During the 90s, I was a shy little girl living with her grandparents in Mississippi. Because they grew up in the 50s and 60s, I was introduced to the music from their generation at an early age. While other girls in my class was listening to the boy bands that were coming out at that time. I was gifted tapes of Elvis and Buddy Holly. I daydreamed of living during that time which seemed so much more care-free with poodle skirts, sock hops, and milkshakes.
When I was 9 years old, this fascination with the classics would lead to an event that would change my life forever. As it was at this time that I sat down to watch a documentary with my grandma on ABC. I had heard about these four guys from Liverpool, England, but I didn't know anything about them. Out of curiosity I watched, and immediately I was hooked. That documentary was the Beatles Anthology, and those 4 guys from Liverpool, well, of course, they were John, Paul, George, and RIngo.
Itś one of those things in my life where I try to pinpoint exactly what it was about these guys that I found to be so intriguing. I though Paul McCartney was adorable, even though he was old enough to be my grandpa. This would lead to a multi-year crush that would last until I heard My Sweet Lord ̈ by George Harrison. He would win my heart, which still remains as such today. But during these few nights, I sat, watching interviews and listening to this incredible music, and I was hooked. The first night that it wasn ́t on, I sat and cried for an hour. My grandma was surprised that I had been impacted so deeply. I did eventually stop crying when VH1 played their video ̈Your Mother Should Know.
When I was ten years old, I took my birthday money and bought my first CD player, and my first cds, The Beatles ́ Abbey Road and A Hard Day's Night. Over the next few years, I would grow a huge album collection, which not only included most of the Beatles, as well as their solo albums, but other groups from that period. This included such groups as Tom Petty, Roy Orbison, the Monkees, the Bee Gees, the Beach Boys, even the Blues Brothers.
At some point around the age of 13, I grew a bit weary of my musical tastes, as I was made fun of quite a bit for liking parents ́ music. Eventually, I put my CD collection aside to start collecting the NOW album collection. But as I grew older, more confident, it didn't bother me what others said, I remembered how much I loved this music that had brought me so much joy. By now, my love for music had grown to include a lot of the general modern popular music, but there was a passion for the classics, that was a good thing.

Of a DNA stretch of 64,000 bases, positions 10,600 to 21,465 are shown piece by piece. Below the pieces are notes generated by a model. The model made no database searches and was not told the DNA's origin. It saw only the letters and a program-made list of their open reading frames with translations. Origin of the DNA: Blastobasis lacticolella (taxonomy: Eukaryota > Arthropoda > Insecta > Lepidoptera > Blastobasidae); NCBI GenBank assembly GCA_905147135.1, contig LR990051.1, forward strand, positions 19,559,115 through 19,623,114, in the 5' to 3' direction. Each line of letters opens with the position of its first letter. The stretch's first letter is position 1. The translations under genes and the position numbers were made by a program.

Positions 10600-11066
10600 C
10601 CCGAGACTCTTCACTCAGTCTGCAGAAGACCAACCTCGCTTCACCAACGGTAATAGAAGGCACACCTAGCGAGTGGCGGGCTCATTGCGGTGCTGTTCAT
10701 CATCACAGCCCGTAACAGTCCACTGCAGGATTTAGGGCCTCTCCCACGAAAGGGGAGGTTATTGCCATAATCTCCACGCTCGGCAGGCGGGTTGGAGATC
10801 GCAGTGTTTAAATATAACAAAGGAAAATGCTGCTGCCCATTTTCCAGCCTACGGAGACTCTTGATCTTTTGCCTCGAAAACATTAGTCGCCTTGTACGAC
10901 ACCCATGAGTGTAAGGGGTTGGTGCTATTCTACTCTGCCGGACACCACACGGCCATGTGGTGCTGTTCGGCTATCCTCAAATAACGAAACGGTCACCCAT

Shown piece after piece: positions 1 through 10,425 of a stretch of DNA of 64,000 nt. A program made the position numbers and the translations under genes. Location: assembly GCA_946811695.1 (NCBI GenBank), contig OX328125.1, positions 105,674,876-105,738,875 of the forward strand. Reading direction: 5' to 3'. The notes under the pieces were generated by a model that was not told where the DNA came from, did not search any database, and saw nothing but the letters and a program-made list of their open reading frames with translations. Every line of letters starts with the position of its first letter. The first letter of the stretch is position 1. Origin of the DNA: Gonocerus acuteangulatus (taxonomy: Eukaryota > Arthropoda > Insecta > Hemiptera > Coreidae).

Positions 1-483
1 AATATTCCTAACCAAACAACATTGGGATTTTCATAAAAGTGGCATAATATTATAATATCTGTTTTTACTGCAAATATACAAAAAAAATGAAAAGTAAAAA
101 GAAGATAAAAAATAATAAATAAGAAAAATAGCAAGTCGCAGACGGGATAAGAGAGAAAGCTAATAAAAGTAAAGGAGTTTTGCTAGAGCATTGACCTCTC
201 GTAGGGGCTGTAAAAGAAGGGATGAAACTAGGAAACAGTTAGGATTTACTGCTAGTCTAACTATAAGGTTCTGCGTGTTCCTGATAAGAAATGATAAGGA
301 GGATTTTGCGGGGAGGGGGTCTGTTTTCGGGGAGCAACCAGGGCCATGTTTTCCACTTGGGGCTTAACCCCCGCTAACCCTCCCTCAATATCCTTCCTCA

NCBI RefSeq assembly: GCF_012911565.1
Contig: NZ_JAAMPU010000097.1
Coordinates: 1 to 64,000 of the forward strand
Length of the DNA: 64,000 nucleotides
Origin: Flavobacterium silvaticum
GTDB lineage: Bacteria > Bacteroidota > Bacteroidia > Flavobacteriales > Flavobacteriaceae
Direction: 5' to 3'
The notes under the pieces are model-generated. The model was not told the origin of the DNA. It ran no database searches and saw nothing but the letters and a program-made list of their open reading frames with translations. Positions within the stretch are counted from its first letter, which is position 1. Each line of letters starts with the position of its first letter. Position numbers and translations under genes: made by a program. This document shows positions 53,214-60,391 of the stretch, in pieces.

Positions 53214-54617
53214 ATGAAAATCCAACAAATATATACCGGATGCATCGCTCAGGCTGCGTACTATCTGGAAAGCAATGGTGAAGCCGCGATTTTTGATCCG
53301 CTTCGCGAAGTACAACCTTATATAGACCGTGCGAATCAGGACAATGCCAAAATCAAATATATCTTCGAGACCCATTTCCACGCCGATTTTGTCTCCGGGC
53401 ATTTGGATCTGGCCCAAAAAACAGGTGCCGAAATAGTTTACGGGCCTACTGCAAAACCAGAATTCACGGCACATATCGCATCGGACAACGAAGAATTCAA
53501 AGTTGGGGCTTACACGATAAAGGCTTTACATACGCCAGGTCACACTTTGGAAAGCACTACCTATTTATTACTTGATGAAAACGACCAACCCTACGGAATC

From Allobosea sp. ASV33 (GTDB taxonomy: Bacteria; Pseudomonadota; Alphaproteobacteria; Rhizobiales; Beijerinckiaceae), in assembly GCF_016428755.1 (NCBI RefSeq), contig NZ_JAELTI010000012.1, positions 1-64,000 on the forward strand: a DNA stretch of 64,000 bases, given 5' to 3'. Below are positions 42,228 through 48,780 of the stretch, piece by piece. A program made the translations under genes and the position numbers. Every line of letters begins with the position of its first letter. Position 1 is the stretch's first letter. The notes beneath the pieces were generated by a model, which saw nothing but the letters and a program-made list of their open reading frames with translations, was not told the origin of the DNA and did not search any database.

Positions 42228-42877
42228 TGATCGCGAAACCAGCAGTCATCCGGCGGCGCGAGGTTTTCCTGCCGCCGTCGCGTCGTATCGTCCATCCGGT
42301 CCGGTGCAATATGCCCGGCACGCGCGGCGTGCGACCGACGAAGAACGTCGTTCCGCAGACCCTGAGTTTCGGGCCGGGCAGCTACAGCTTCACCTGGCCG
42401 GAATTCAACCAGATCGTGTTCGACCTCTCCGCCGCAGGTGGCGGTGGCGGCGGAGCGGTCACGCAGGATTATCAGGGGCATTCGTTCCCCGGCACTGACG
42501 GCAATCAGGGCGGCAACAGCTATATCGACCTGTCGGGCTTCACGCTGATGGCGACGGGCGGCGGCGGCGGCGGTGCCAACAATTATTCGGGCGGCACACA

I was no longer made fun of for my tastes, except for when a friend would see them on TV late at night or early in the morning, but they would fail to call and let me know. Years later, I love how there are huge fan bases for these legendary bands. I always have the urge to go up to anybody I see wearing a Beatles t-shirt. I'm glad that young people see how incredible they were, and that had it not been for these musical pioneers, music wouldn't be what it is today.
I still get excited whenever a Beatle or Tom Petty or Roy Orbison pops up on my tv or computer suddenly. Some things never change. Now I have children of my own who typically tease me when a song comes on the radio, but later admit that they secretly love them as well. Although music is ever-changing, it is important to remember and honor they way it once was. Of course, those poodle-skirts, sock hops, and milkshakes, have morphed into cut-off jeans, internet cafes, and frappuccinos, deep down, we haven't really changed that much. And according to another one of my favorites, Sonny Bono, the beat goes on.